What is neuroinformatics?
-what information about the brain should be collected and interrelated -what can we measure (spatial and temporal resolution)
What are the nine areas of information sources in neuroinformatics?
1.Morphology 2. Location 3. Connectivity 4. Output neurochemistry 5. Input neurochemistry 6. Electrical behaviour 7. Homologies of other brains 8. Ontogeny 9. Functional data
What information does location (neuroinformatics) consist of?
-shape, projections, branching patterns, soma shape
What information does connectivity (neuroinformatics) consist of?
-inputs and outputs: size, location, type
What information does output neurochemistry (neuroinformatics) consist of?
-primary and secondary neurotransmitters
What information does input neurochemistry (neuroinformatics) consist of?
-receptor subtypes, 2nd messenger system/ interactions
What information does electrical behaviour (neuroinformatics) consist of?
-distribution of channels and pumps
What information does ontogeny (neuroinformatics) consist of?
-history of gene expression, migration and environmental interaction
What information does functional data (neuroinformatics) consist of?
-effects of lesions, results of modeling, experiments
What are the two main types of neuronal cells in the brain in terms of structure?
-pyramidal (longer, fewer branches) -stellate (highly branching, more condensed)
What does the Brodman's cortical map show?
map based on subtle differences in neuron types
What techniques can you use to see a neuron?
What can you resolve with an eye?
-man height, hand finger -cannot see cells (about 10x smaller than our resolution)
What can you resolve with a light microscope?
-thickness of hair -cell -cellular components (such as bacterium) -limited by the wavelength of light (200nm)
What can you resolve with an electron microscope?
-molecular scale -virus -macromolecule, small molecule all the way to individual atoms
What are we actually looking at when using a light microscope?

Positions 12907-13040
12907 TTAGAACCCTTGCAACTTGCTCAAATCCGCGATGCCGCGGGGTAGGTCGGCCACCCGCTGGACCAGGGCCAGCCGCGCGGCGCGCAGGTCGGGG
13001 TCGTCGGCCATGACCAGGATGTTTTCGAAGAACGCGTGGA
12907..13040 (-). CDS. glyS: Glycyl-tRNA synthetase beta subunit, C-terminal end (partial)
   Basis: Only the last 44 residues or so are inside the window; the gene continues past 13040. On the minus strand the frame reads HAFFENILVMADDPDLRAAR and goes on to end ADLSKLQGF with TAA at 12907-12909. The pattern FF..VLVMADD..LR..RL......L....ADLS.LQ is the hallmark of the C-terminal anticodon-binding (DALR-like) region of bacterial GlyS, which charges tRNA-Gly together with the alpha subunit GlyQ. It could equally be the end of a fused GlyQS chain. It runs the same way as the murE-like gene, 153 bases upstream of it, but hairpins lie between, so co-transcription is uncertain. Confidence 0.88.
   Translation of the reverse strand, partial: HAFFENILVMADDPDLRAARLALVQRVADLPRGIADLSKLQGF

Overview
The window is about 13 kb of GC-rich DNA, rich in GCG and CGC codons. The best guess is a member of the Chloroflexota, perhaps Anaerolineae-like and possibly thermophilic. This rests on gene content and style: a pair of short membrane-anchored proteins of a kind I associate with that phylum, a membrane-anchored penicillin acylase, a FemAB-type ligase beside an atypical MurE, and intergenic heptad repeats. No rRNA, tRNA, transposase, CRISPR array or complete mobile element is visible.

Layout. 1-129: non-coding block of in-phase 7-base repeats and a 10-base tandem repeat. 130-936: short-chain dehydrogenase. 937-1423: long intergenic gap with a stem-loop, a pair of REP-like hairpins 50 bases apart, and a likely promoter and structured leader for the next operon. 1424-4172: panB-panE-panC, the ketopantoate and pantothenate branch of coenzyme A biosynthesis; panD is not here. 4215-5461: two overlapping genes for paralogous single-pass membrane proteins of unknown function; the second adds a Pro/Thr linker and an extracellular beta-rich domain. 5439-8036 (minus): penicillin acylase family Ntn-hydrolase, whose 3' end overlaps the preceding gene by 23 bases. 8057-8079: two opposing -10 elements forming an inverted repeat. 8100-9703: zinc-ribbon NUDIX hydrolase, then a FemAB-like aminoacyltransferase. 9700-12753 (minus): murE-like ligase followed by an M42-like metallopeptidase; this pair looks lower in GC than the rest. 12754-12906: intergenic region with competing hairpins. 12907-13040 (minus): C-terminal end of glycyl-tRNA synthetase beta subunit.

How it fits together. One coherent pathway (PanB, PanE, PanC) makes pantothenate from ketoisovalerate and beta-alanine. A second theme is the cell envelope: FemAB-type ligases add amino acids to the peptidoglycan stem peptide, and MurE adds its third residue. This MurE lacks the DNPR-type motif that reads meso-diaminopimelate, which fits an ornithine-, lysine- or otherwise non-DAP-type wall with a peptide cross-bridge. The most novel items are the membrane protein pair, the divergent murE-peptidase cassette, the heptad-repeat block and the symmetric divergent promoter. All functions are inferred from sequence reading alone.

-dead tissue, slice, it is fixed and only spatial
-want refractive index like glass so you can see
-must fix it
-thinly sliced etc. shine light from below= is refracted by the specimen and collected in the lens
-must collect as much light as possible so you can actually see it (otherwise can't)
What is spatial resolution of light microscopes governed by?
-Abbe limit -cannot resolve anything below 200nm -spatial resolution is governed by the refractive index, the wavelength of the light and how much light you can capture -there is a limit to how much resolution a light microscope can achieve
How does fluorescence come into microscopy?
if sth giving off light then you can collect the light
-so then you can see thing smaller than the resolution of the microscope
-all the red dots= are synapses
-you stain sth, put fluorescent substance in
-so with light microscopes could estimate number of synapses
-when fluorescent thing put in
What is the GFP?
-green fluorescent protein -can insert it into cells which then express it and can see!
How did people overcome the Abbe limit?
-super resolution microscopy, got around the Abbe limit of light microscope limit -illuminate the sample and make it sharper -can see individual molecule s (normally cannot see anything smaller than wavelength of light= 200nm) ,molecules about 12nm
What resolution do we need at the cellular membrane?
we need the cell membrane level resolution as that is where all the stuff happens -need fine spatial resolution -need fine temporal resolution as well as it happens quickly the change (milliseconds)
What is the patch clamp electrode tip?
-electrode and its tip is so sharp you cannot see it, at the end has a little hole -makes the resolution of microscopy better
What are the three ways of using the pipette with the hole to measure activity of a cell?
-can look at individual ion channels which is important as it is the basis of excitability thus communication in the nervous system
What is this?